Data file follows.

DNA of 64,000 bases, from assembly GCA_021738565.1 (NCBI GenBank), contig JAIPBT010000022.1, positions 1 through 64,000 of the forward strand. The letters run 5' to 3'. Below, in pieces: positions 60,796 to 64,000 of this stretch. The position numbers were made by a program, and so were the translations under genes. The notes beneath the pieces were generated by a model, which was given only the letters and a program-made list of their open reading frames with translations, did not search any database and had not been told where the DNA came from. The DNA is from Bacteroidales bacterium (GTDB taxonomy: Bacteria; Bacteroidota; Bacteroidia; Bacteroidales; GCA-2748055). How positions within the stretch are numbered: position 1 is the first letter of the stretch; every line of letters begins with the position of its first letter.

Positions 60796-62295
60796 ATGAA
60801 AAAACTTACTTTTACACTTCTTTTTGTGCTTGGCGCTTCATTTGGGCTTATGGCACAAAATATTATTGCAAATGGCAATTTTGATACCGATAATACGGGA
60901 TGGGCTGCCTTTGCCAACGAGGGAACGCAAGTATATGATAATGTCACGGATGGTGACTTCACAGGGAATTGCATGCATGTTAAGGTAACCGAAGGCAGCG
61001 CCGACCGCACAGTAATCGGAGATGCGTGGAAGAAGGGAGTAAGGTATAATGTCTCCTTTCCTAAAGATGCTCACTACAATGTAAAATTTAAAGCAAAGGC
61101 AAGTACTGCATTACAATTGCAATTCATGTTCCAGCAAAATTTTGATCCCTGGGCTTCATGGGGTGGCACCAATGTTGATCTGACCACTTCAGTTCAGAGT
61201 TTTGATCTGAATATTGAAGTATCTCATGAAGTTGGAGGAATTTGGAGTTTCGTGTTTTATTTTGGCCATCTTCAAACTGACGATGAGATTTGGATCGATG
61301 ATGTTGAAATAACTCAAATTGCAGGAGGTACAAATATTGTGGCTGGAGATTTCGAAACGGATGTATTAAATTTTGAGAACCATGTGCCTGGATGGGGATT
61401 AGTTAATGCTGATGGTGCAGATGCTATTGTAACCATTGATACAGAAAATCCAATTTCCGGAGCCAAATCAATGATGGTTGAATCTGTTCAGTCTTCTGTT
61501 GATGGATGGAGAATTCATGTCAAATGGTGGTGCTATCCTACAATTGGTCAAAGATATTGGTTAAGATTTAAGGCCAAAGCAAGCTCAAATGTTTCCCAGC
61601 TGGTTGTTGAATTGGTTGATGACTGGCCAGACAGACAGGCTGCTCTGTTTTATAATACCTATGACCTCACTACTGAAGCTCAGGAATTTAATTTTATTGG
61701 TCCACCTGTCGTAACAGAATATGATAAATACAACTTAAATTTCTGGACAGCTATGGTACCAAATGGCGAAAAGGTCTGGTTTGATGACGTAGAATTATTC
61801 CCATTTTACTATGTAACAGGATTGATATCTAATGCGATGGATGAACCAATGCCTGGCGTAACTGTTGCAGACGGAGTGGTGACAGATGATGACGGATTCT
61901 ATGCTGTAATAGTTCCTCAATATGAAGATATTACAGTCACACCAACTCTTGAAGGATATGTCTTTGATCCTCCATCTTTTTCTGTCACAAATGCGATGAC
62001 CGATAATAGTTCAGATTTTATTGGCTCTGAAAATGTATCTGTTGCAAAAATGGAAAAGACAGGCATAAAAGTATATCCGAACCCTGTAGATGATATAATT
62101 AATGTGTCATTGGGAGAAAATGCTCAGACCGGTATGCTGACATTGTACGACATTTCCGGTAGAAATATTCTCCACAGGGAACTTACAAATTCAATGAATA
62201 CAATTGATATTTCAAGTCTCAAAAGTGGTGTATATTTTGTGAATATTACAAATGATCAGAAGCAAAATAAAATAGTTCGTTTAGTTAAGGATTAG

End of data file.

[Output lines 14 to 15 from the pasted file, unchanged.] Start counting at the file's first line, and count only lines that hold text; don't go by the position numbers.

61801 CCATTTTACTATGTAACAGGATTGATATCTAATGCGATGGATGAACCAATGCCTGGCGTAACTGTTGCAGACGGAGTGGTGACAGATGATGACGGATTCT
61901 ATGCTGTAATAGTTCCTCAATATGAAGATATTACAGTCACACCAACTCTTGAAGGATATGTCTTTGATCCTCCATCTTTTTCTGTCACAAATGCGATGAC